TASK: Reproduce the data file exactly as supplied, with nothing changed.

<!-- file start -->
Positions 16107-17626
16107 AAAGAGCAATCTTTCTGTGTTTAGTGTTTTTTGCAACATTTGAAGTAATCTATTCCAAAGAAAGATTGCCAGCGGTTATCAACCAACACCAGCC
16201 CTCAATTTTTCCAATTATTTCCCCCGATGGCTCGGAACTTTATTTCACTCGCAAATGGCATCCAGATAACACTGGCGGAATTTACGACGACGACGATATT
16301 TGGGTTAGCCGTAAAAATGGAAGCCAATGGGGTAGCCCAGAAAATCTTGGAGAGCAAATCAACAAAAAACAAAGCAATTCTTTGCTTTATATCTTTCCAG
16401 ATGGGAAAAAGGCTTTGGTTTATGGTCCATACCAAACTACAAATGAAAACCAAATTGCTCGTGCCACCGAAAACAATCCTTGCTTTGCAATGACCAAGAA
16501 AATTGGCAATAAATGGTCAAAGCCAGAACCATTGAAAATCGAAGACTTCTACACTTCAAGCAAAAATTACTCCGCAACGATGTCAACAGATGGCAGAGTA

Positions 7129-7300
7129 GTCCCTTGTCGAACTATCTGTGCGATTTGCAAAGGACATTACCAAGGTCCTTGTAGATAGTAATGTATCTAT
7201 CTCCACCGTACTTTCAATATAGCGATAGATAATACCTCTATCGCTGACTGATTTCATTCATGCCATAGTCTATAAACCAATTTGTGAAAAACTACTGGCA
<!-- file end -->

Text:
Positions 16107-17626
16107 AAAGAGCAATCTTTCTGTGTTTAGTGTTTTTTGCAACATTTGAAGTAATCTATTCCAAAGAAAGATTGCCAGCGGTTATCAACCAACACCAGCC
16201 CTCAATTTTTCCAATTATTTCCCCCGATGGCTCGGAACTTTATTTCACTCGCAAATGGCATCCAGATAACACTGGCGGAATTTACGACGACGACGATATT
16301 TGGGTTAGCCGTAAAAATGGAAGCCAATGGGGTAGCCCAGAAAATCTTGGAGAGCAAATCAACAAAAAACAAAGCAATTCTTTGCTTTATATCTTTCCAG
16401 ATGGGAAAAAGGCTTTGGTTTATGGTCCATACCAAACTACAAATGAAAACCAAATTGCTCGTGCCACCGAAAACAATCCTTGCTTTGCAATGACCAAGAA
16501 AATTGGCAATAAATGGTCAAAGCCAGAACCATTGAAAATCGAAGACTTCTACACTTCAAGCAAAAATTACTCCGCAACGATGTCAACAGATGGCAGAGTA

Positions 7129-7300
7129 GTCCCTTGTCGAACTATCTGTGCGATTTGCAAAGGACATTACCAAGGTCCTTGTAGATAGTAATGTATCTAT
7201 CTCCACCGTACTTTCAATATAGCGATAGATAATACCTCTATCGCTGACTGATTTCATTCATGCCATAGTCTATAAACCAATTTGTGAAAAACTACTGGCA